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I have a kind of attribute record table with a list of customers, an attribute, and a date. This table updates once a month with the current attribute values for all the customers.

id     attr_val     date
1      red          2012-01-01
1      red          2012-02-01
1      blue         2012-03-01
2      green        2012-01-01
2      green        2012-02-01
2      green        2012-03-01

I would like to recast or transpose this table so that it lists a start and end date for each attribute value. That way I can take an arbitrary date and do date between start_dt and end_dt to get the value on that date.

id     attr_val     start_dt       end_dt
1      red          2012-01-01     2012-02-28
1      blue         2012-03-01     NULL
2      green        2012-01-01     NULL

Is this possible with a single SQL command, or would I need to run some kind of more complex script? Target environment is Teradata but I think the solution is platform independent...

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What have you tried? – hafichuk Jan 15 '13 at 19:50
2  
The end_dt seems to have no correlation with your example data. – Martin Smith Jan 15 '13 at 19:50

This is probably what you want

SELECT id, attr_val, min(date) as start_dt, max(date) as end_dt
FROM tablename
GROUP BY id, attr_val

or this:

SELECT id, attr_val, min(date) as start_dt,CASE WHEN max(date) > min(date) THEN max(date) ELSE null END as end_dt
FROM tablename
GROUP BY id, attr_val
share|improve this answer
    
The min(date), max(date) solution would not work when attributes change from one value to another and back again. The records will show attribute date ranges as overlapping... Wish it was that easy... – user548084 Jan 16 '13 at 19:21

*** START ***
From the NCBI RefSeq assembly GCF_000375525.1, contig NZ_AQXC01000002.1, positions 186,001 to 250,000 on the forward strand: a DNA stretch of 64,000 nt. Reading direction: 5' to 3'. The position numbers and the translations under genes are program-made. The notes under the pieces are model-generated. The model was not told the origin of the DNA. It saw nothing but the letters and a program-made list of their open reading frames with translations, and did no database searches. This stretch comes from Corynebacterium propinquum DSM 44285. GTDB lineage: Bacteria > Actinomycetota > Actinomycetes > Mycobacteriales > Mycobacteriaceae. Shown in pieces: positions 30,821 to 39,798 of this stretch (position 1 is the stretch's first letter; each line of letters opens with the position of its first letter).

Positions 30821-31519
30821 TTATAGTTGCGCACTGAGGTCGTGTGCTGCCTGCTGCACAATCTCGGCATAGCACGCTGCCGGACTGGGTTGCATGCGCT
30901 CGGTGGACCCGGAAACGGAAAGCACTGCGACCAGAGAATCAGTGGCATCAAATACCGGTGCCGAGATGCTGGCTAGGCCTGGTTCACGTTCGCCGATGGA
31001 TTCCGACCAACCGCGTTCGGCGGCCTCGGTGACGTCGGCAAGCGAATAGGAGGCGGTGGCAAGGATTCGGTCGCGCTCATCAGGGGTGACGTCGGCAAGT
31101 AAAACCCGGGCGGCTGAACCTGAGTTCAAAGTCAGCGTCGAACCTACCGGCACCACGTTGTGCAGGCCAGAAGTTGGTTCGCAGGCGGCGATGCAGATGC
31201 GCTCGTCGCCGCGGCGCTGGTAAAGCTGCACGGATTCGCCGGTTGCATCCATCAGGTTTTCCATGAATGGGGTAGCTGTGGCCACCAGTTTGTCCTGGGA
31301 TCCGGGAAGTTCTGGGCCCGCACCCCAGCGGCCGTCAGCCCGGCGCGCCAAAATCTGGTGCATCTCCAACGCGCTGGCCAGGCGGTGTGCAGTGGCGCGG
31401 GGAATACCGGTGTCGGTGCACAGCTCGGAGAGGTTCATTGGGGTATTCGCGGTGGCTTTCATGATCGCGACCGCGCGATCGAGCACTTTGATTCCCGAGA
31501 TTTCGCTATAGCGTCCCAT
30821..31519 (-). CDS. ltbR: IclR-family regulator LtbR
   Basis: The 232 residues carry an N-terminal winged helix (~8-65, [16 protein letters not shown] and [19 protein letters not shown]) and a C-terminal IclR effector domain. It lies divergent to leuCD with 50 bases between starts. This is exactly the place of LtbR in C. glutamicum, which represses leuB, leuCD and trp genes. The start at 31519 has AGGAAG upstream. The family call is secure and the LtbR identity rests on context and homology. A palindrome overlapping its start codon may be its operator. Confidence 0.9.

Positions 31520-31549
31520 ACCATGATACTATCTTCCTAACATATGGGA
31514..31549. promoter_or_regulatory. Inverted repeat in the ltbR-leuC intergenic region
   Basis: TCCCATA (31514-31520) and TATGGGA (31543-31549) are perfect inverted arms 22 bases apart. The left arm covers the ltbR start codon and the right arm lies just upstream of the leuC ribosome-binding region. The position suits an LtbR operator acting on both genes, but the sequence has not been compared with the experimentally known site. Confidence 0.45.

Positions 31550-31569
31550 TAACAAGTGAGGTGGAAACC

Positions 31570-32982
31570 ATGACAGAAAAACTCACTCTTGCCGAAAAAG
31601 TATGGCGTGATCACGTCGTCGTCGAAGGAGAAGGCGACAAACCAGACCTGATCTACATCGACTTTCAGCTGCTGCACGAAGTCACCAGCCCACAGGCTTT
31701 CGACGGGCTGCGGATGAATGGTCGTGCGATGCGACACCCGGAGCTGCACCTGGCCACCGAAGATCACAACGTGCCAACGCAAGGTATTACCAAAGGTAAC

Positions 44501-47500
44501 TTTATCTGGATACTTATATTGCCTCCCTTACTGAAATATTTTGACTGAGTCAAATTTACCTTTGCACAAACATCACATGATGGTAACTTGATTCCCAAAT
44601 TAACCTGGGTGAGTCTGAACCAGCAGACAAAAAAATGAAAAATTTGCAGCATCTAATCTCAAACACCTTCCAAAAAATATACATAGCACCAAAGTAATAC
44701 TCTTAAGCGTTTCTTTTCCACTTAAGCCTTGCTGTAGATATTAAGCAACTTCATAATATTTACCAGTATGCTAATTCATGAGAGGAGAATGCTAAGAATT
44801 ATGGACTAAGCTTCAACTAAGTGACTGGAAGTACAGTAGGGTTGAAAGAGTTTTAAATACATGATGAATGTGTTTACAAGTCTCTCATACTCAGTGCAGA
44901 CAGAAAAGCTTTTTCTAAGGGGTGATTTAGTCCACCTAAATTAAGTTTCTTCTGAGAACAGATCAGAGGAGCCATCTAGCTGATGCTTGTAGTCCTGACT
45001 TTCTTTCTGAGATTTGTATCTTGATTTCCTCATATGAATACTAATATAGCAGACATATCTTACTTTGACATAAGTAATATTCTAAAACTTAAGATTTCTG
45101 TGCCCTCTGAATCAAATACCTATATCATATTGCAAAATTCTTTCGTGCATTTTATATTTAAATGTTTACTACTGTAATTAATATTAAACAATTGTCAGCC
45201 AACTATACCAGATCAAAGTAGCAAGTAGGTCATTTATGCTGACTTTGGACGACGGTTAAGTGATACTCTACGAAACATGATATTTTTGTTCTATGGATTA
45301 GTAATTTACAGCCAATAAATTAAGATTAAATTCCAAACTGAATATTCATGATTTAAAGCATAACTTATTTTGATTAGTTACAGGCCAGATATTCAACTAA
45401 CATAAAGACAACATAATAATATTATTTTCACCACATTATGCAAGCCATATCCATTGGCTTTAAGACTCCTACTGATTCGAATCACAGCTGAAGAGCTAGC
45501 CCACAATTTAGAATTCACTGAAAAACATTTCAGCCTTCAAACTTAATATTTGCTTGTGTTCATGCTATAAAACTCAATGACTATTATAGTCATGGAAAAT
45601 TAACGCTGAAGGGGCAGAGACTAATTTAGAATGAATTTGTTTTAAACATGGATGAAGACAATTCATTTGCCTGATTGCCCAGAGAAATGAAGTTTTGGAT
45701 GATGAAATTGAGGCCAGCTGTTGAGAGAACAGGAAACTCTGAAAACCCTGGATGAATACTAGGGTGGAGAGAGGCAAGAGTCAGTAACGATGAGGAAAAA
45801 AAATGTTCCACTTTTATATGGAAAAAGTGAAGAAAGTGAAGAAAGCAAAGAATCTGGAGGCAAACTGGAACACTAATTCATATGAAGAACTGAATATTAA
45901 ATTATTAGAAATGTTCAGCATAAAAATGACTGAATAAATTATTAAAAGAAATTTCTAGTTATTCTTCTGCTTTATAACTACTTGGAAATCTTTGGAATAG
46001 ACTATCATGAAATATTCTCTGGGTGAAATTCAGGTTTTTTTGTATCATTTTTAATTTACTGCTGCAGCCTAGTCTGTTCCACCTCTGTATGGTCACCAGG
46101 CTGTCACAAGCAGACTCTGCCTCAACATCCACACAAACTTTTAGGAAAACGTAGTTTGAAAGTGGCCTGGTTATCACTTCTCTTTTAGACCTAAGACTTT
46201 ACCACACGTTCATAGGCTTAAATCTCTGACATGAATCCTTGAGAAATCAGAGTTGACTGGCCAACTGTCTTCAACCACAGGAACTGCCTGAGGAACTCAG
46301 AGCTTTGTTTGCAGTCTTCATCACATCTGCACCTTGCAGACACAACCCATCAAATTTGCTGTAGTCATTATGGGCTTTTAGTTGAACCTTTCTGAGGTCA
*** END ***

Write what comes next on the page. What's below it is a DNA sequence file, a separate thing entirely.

@user548084 - err... ok then how do you keep the "sessions" distinct? – Hogan Jan 16 '13 at 19:59

A good solution for this is a correlated subquery:

select id, attr_val, min(date) as start_date, end_date
from (select t.*,
             (select min(date) - 1 from t t2 where t2.id = t.id and t2.date > t.date and t2.attr_val <> t.attr_val
             ) as end_date
      from t
     ) t
group by id, attr_val, end_date

This calculates the next date where the attribute is different for a given id and attribute value. One less than this date is the end date. When the attribute for a given id has the same value on successive rows, they all get the same end_date (even if NULL). The query then uses this end date for grouping them together.

share|improve this answer
    
Ah, that's where the end_dt comes from. – Martin Smith Jan 15 '13 at 20:03

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